Unit 3 – Your past shapes your present. Is your present good enough to shape your future?
Environmental Input: The Developmental Decider
A Strict Sequence
When a Sense of Self (SoS) starts to develop in a person, and that starts right at birth, it follows a particular pattern with particular input at particular times. Children who do not get what they need at the right time grow up locked into compensations that are self-destructive and that cause all kinds of suffering and problems.
Before we explore the natural, healthy process of how a person ought to grow up and compare it with what happens when that process is distorted in one or more ways, here are some thoughts about growth processes in nature.
Every infant, seedling, or animal goes through a formation process. Even after it has sprouted or been born, its anatomical and functional systems are still forming. This process follows a strict sequence that is pretty much predetermined by nature and, as a whole, it is also being influenced by the interaction between nature and nurture.
The genes of each living being are its “nature” aspect. The circumstances in which the being exists are its “nurture” aspect. These two influence each other, such that genes or circumstances may reinforce the growth and development of a plant or animal in one direction or another. Some processes need to take place before others can. If some bit of a living being’s physiology does not develop fully and appropriately at its given time—its “critical period”—the clock marches on anyway. When this critical time passes, the being is abnormal in some way, unable to live up to its full (initial) potential.
As it is with plants and animals, so it is for people. So much of who we are as people, and how our lives unfold, is initiated in our childhood. So let us take a brief look at what happens in childhood.
Humans do not stop developing after they are born. Development follows certain natural rules and certain patterns; for example, we crawl before we walk; we walk before we run; we babble before we talk. Another important but often overlooked rule is that certain kinds of input are required at certain times in the sequence for the development to occur as it is meant to. If the right input happens at the right time in the sequence, a child’s development is normal and healthy. If a child does not experience the correct conditions, it will grow in an unnatural and defective manner. It might be alive, but it is distorted and weak, and it struggles to function.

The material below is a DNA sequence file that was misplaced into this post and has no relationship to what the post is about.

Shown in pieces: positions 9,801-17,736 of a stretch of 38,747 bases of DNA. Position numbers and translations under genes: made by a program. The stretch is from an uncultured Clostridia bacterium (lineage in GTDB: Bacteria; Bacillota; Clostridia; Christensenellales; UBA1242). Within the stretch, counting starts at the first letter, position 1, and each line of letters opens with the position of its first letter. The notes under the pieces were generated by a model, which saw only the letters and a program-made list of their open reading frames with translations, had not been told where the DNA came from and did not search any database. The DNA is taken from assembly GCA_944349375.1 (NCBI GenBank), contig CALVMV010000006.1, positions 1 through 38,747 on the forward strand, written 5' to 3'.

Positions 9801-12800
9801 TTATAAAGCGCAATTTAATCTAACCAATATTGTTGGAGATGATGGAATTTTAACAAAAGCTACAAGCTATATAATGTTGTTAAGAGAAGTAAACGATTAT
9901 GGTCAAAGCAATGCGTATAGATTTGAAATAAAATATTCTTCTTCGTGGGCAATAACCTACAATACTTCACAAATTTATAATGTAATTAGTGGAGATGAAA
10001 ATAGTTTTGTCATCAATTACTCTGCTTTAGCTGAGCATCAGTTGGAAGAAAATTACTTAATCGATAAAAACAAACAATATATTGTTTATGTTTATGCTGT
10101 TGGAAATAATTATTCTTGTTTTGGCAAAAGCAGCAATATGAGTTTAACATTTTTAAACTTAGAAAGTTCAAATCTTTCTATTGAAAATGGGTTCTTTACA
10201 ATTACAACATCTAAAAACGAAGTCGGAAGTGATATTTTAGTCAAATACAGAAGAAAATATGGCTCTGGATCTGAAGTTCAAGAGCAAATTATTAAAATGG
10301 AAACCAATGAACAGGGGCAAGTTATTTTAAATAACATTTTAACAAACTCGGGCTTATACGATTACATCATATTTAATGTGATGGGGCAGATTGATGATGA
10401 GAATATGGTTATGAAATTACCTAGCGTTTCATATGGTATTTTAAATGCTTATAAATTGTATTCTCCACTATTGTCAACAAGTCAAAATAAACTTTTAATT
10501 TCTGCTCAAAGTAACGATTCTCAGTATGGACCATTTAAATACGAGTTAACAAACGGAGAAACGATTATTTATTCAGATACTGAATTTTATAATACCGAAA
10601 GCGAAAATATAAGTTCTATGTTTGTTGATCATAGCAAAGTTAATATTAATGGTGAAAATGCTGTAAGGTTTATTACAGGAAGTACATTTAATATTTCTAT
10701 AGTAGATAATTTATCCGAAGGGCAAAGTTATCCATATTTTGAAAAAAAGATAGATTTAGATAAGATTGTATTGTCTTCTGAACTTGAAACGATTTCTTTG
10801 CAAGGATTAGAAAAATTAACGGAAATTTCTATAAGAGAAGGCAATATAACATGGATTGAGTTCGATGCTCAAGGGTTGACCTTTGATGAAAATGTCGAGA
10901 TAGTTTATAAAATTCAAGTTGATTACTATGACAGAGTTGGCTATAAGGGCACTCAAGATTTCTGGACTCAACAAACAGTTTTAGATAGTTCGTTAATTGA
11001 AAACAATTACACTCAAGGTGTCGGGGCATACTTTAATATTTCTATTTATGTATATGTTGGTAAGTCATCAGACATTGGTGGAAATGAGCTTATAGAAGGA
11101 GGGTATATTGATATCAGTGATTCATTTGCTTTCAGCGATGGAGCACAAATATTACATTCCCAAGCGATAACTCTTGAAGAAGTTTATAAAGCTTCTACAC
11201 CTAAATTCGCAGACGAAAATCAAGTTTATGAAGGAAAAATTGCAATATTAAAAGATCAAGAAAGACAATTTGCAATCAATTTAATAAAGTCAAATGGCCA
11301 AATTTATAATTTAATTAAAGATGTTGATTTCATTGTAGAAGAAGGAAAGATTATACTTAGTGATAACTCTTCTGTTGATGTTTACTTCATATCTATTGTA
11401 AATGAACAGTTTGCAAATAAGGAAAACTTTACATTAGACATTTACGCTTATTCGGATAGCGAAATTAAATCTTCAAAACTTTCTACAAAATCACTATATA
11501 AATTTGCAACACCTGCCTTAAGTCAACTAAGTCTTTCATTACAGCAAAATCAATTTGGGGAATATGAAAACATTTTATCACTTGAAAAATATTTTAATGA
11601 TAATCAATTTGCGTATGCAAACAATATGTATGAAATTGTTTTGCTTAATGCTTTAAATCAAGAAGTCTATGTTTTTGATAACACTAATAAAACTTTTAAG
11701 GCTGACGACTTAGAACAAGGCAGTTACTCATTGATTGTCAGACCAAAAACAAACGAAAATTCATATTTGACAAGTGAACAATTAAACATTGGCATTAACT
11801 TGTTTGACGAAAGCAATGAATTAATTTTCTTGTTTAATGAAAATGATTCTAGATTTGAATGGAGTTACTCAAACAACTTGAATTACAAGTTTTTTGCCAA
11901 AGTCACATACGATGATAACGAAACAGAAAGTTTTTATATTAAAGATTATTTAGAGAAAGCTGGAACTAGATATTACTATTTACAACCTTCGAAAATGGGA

For example, an infant, during this process of formation—which can be specific and unique to a particular critical period in the sequence—needs various kinds of physical environmental inputs, such as adequate food, water, and warmth, as well as specific interpersonal, psychological, and emotional input. To understand fully the necessity of these inputs, it is necessary to realize that both physical and psychological inputs affect both body and mind.
The natural in Natural SoS means a person has a SoS that has developed at the natural time, in an adequate way, and in the natural order that the development of a human being requires. It indicates the development has been “normal”—that the human consciousness has been able to do what it is programmed to do, without encountering obstructions or Hindrances in facilitating the maturation process. If the various required inputs are not present or provided at the appropriate time, the development of a Natural SoS cannot take place, and the result is a person with a warped SoS.
When developed in a distorted manner, we often need others to support us.
A SoS is not something we are born with or that we develop automatically and inevitably, no matter what. We do have an inborn drive to develop it, but unless certain kinds of experiences (feedback) are provided and processed in infancy and early childhood, a SoS won’t develop naturally and normally.
A core sense of an independently existing me-ness is part of normal, healthy human development, and our psychological development programs that into us. Normal development requires a specific attitude from the primary caregiver toward the child; this attitude needs to communicate certain information to the child about his or her “being.” This specific attitude needs to provide to the child the building blocks for the development of a healthy SoS, and is called Mirroring.